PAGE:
White House calls rapper Common ‘socially conscious,’ opposes cop killing lyrics

Vince Coglianese Editorial Director
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The White House is standing behind its decision to welcome rapper Lonnie Rashid Lynn, Jr., AKA “Common,” to Washington, D.C. Wednesday night amidst controversy over the hip hop artist’s lyrics which include support for violence against cops and former President George W. Bush.

“Burn a Bush cos’ for peace he no push no button,” declared Common in a poem entitled “A Letter to the Law,” criticizing the former president for “killing over oil and grease” and “no weapons of destruction.”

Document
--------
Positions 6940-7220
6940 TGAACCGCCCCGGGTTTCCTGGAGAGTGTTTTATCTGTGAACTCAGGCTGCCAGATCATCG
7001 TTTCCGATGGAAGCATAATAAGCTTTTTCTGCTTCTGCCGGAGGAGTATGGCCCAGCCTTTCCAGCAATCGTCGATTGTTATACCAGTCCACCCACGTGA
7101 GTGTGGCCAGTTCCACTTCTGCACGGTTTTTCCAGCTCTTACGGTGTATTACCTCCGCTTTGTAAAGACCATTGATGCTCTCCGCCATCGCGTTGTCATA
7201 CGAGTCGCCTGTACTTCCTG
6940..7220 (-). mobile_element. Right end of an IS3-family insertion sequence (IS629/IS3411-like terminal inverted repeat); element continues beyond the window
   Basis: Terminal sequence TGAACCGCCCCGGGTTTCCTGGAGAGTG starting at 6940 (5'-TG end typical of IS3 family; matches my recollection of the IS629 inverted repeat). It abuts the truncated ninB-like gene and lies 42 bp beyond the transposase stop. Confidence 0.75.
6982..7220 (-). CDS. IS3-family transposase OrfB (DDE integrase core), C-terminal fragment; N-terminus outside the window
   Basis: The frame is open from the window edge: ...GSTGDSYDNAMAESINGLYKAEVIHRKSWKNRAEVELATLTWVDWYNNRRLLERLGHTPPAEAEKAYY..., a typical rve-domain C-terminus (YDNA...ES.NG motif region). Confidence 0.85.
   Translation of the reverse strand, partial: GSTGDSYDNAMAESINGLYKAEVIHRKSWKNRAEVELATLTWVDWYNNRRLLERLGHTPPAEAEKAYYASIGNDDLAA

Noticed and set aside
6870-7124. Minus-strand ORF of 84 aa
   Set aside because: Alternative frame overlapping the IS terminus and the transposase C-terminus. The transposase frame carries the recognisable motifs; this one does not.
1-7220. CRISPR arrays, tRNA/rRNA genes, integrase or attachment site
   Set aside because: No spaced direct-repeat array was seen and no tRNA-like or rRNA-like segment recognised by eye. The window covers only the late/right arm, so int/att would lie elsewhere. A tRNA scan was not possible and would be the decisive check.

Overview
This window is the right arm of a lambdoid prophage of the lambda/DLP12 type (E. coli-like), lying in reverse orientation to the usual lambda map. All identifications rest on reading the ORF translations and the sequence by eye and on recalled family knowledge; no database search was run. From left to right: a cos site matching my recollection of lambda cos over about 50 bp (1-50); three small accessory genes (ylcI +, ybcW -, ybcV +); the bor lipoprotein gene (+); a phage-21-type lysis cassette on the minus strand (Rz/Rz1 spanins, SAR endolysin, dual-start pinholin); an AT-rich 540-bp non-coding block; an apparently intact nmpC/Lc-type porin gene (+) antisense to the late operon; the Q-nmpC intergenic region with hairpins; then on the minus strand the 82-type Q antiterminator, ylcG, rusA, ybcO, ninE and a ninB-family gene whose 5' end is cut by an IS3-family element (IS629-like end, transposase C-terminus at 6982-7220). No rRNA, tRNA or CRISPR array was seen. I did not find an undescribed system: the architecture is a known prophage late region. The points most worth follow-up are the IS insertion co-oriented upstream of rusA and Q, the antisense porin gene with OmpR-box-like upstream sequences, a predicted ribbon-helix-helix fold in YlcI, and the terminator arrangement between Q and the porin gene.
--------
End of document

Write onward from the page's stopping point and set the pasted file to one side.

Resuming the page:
“Tell the law, my Uzi weighs a ton,” he says in the same poem. “I walk like a warrior, from them I won’t run.”

“The president opposes those kinds of lyrics,” said Jay Carney, White House Press Secretary during Wednesday’s daily briefing.

Despite that opposition, Carney indicated that Common would still be welcome at “An Evening of Poetry at the White House” tonight.

“It’s ironic to pick out those particular lyrics about this particular artist when in fact he’s known as a socially conscious hip hop artist or rapper who, in fact, has done a lot of good things,” offered Carney. “You can oppose some of what he’s done and appreciate some of the other things he’s done.”

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